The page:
International Phonetic Alphabet

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Summary

The International Phonetic Alphabet (IPA)"The acronym 'IPA' strictly refers [...] to the 'International Phonetic Association'. But it is now such a common practice to use the acronym also to refer to the alphabet itself (from the phrase 'International Phonetic Alphabet') that resistance seems pedantic. Context usually serves to disambiguate the two usages." (Laver 1994:561)

Details

is an alphabetic system of phonetic notation based primarily on the Latin alphabet. It was devised by the International Phonetic Association as a standardized representation of the sounds of oral language.International Phonetic Association (IPA), Handbook. The IPA is used by lexicographers, foreign language students and teachers, linguists, speech-language pathologists, singers, actors, constructed language creators, and translators.

The IPA is designed to represent only those qualities of speech that are part of oral language: phones, phonemes, intonation, and the separation of words and syllables. To represent additional qualities of speech, such as tooth gnashing, lisping, and sounds made with a cleft palate, an extended set of symbols called the Extensions to the IPA may be used.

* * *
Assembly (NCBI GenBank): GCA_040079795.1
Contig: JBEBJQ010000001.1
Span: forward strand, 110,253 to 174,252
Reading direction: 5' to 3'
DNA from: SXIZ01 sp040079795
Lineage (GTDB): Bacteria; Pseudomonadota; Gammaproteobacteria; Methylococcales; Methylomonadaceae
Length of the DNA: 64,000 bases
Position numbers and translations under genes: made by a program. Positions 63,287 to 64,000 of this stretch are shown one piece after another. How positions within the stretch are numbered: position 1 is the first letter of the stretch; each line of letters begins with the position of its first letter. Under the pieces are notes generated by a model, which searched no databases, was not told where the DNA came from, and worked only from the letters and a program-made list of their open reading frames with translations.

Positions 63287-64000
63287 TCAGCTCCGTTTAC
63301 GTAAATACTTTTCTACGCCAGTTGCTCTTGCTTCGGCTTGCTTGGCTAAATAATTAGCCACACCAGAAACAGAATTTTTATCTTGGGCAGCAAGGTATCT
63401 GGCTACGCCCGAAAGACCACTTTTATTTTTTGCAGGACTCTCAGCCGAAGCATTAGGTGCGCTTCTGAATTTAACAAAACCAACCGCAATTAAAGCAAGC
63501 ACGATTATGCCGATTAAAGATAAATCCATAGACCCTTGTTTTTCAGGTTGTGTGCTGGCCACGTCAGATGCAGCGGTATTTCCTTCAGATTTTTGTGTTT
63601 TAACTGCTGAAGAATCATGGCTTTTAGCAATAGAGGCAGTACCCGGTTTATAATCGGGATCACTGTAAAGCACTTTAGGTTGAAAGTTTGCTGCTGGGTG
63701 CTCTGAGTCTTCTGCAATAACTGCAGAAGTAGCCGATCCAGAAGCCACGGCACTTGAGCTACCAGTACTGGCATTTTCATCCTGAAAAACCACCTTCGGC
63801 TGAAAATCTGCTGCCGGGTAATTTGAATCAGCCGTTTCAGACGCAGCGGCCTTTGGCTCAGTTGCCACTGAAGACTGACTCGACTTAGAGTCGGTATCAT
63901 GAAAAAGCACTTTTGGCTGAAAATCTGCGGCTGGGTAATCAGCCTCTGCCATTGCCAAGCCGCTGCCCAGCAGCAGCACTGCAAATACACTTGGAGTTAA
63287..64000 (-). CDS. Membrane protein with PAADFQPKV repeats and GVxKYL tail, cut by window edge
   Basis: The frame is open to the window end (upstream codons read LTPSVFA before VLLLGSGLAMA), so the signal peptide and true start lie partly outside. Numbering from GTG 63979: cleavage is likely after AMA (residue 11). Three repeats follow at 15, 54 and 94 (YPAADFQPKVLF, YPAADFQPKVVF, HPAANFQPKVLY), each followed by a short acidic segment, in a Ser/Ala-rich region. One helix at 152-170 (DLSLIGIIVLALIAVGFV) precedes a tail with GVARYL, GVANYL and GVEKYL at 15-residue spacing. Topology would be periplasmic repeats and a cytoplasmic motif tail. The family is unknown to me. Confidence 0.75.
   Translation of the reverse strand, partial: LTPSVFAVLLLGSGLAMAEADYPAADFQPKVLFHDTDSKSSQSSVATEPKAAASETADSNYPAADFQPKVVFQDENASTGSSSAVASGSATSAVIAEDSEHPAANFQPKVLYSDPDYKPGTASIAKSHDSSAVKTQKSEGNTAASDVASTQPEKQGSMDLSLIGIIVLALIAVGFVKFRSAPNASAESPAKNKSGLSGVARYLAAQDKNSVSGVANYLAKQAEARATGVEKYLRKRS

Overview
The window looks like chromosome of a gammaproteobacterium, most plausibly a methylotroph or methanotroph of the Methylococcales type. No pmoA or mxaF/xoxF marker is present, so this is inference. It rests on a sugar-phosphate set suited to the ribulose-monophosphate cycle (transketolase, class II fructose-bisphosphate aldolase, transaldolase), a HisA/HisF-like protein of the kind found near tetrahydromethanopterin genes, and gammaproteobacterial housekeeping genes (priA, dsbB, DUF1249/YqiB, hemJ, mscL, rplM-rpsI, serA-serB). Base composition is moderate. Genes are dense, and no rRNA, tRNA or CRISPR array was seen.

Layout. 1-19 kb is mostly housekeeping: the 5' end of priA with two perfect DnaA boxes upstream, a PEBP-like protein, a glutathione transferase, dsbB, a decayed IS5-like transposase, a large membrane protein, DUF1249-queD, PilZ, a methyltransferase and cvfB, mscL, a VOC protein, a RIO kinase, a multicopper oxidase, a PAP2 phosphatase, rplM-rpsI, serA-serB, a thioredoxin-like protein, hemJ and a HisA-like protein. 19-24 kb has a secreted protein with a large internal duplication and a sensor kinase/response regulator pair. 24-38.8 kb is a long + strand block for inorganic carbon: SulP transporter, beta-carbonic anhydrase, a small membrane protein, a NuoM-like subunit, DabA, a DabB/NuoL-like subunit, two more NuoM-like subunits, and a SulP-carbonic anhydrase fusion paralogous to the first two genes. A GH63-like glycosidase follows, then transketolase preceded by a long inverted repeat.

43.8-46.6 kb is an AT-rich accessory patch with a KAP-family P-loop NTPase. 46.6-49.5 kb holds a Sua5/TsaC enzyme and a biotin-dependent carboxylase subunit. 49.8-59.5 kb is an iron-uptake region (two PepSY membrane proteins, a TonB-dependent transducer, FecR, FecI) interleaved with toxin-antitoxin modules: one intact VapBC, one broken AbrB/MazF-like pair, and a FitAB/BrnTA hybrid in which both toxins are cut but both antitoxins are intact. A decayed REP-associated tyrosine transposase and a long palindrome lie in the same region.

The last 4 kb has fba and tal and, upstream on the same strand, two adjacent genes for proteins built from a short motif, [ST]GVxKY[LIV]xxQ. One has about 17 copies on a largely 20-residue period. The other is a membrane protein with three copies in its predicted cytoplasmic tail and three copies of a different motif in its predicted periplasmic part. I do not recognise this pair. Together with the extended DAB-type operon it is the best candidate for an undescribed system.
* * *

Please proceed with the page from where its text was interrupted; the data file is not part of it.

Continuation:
IPA symbols are composed of one or more elements of two basic types, letters and diacritics. For example, the sound of the English letter may be transcribed in IPA with a single letter, , or with a letter plus diacritics, , depending on how precise one wishes to be.The inverted bridge under the specifies it as apical (pronounced with the tip of the tongue), and the superscript h shows that it is aspirated (breathy). Both these qualities cause the English to sound different from the French or Spanish , which is a laminal (pronounced with the blade of the tongue) and unaspirated . and are thus two different IPA symbols for two different, though similar, sounds. Often, slashes are used to signal broad or phonemic transcription; thus, is less specific than, and could refer to, either or depending on the context and language.

Occasionally letters or diacritics are added, removed, or modified by the International Phonetic Association. As of the most recent change in 2005, there are 107 letters, 52 diacritics, and four prosodic marks in the IPA. These are shown in the current IPA chart, posted below in this article and at the website of the IPA.

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External Links

  • WikipediaInternational Phonetic Alphabet Chart with SoundsLinguistics IPA LAB

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